[1] Elliott C. Maloney, O.S.B., review of James G. Crossley, The Date of Mark’s Gospel: Insight from the Law in Earliest Christianity in the Catholic Biblical Quarterly, Vol. 67, No. 3 (July 2005) 527.

 

[2] C. Clifton Black, review of George Keerankeri, S.J., The Love Commandment in Mark: An Exegetico-Theological Study of Mk 12, 28-34 in the Catholic Biblical Quarterly, Vol. 67, No. 4 (October 2005) 716.

 

[3] J. Ross Wagner, “From the Heavens to the Heart: The Dynamics of Psalm 19 as Prayer,” the Catholic Biblical Quarterly, Vol. 61, No. 2 (April 1999) 256.

 

[4] Timothy B. Cargal, review of Patrick J. Hartin, James, in the Catholic Biblical Quarterly, Vol. 66, No. 4 (October 2004) 649.

 

[5] Merriam-Webster’s Collegiate ® Dictionary: Eleventh Edition (Springfield, Massachusetts: Merriam-Webster, Incorporated, 2003) 1147.

 

[6] Luke Timothy Johnson, review of Luke Leuk Cheung, The Genre, Composition and Hermeneutics of the Epistle of James in the Catholic Biblical Quarterly, Vol. 66, No. 4 (October 2004) 642.

 

[7] Richard J. Blackwell, review of Maurice A. Finocciaro, Retrying Galileo, 1633-1992, The Catholic Historical Review, Vol. 92, No. 3 (July 2006) 329-330

 

[8] Richard Bauckham, Gospel Women: Studies of the Named Women in the Gospels (Grand Rapids, Michigan/ Cambridge, U.K.: William B. Eerdmans Publishing Company, 2002)

 

[9] Bruce J. Malina, “Christ and Time: Swiss or Mediterranean?” the Catholic Biblical Quarterly, Vol. 51, No. 1 (January 1989) 16.

 

[10] Luke Timothy Johnson, “The Mirror of Remembrance (James 1:22-25),” the Catholic Biblical Quarterly, Vol. 50, No. 4 (October 1988) 632-645.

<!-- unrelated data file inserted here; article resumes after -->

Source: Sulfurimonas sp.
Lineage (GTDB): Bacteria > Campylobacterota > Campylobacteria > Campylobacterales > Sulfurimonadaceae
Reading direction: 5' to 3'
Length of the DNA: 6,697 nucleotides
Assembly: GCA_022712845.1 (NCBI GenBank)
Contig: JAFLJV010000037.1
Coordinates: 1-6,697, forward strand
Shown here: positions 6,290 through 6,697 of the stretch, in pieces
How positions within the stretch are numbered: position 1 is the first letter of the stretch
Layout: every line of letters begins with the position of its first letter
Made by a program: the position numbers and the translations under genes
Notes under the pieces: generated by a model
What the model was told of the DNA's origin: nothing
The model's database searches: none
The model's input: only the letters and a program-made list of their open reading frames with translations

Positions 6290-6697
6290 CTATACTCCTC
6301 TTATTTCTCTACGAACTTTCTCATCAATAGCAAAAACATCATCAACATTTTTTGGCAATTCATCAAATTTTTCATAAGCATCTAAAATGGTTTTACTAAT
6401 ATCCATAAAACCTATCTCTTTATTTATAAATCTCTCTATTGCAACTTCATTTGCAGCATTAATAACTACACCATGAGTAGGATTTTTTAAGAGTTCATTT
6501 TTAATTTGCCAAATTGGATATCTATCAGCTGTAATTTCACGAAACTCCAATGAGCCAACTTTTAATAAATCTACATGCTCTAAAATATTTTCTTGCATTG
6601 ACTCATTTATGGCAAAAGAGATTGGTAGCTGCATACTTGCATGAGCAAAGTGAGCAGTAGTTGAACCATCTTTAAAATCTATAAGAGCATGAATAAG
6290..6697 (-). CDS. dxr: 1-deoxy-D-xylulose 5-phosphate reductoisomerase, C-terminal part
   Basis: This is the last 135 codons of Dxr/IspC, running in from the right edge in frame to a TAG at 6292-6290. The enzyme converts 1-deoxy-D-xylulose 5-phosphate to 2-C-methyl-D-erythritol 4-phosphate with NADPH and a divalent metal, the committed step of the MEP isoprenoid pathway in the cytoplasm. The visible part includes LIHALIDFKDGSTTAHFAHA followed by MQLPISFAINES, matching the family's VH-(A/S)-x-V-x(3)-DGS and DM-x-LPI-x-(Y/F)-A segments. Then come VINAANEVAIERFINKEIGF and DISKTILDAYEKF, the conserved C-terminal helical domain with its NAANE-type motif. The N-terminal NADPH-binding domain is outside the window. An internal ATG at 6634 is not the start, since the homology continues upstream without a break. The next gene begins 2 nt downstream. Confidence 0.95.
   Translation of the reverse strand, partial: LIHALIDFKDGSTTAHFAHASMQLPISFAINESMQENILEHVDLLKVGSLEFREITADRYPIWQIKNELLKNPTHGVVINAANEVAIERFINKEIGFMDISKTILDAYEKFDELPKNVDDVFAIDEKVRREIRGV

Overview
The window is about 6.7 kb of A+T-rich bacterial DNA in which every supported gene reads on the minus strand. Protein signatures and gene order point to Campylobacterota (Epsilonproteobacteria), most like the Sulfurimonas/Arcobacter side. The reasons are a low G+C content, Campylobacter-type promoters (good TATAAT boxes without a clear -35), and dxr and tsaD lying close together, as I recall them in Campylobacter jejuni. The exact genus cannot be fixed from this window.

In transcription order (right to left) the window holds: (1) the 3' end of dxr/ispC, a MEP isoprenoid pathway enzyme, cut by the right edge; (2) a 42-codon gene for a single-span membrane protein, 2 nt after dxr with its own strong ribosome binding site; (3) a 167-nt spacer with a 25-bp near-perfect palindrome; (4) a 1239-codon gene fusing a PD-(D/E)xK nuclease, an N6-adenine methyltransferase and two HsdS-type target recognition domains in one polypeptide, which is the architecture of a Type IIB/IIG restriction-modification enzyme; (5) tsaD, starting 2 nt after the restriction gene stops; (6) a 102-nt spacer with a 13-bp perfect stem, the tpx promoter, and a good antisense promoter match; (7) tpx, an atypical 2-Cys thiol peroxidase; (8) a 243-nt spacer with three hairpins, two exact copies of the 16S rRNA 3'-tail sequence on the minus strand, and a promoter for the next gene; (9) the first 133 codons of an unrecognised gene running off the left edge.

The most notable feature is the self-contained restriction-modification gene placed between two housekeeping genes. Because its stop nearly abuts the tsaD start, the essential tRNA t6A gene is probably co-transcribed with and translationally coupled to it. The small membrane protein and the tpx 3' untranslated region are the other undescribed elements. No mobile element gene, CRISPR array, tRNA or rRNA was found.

[11] http://www.usfca.edu/fac_staff/elliottj/personalpage.html  Accessed July 23, 2006.

 

[12] John H. Elliott, review of Luke Timothy Johnson, Brother of Jesus, Friend of God: Studies in the Letter of James in Theological Studies, Vol. 67, No. 2 (June 2006) 454.

 

[13] Francis J. Moloney, S.D.B., “Mark 6:6b-30: Mission, the Baptist, and Failure,” the Catholic Biblical Quarterly, Vol. 63, No. 4 (October 2001) 650.

 

[14] Elliott C. Maloney, O.S.B., review of James G. Crossley, The Date of Mark’s Gospel: Insight from the Law in Earliest Christianity, the Catholic Biblical Quarterly, Vol. 67, No. 3 (July) 526-527.

 

[15] Amy-Jill Levine, review of Herbert W. Basser, Studies in Exegesis: Christian Critiques of Jewish Law and Rabbinic Responses 70-300 C.E. in the Catholic Biblical Quarterly, Vol. 66, No. 4 (October 2004) 640-641.

 

[16] Wendell E. Langley, S.J., “The Parable of the Two Sons (Matthew 21:28-32) against Its Semitic and Rabbinic Backdrop,” the Catholic Biblical Quarterly, Vol. 58, No. 2 (April 1996) 231.

 

[17] Elizabeth Struthers Malbon, “The Poor Widow in Mark and Her Poor Rich Readers,” the Catholic Biblical Quarterly, Vol. 53, No. 4 (October 1991) 589-604.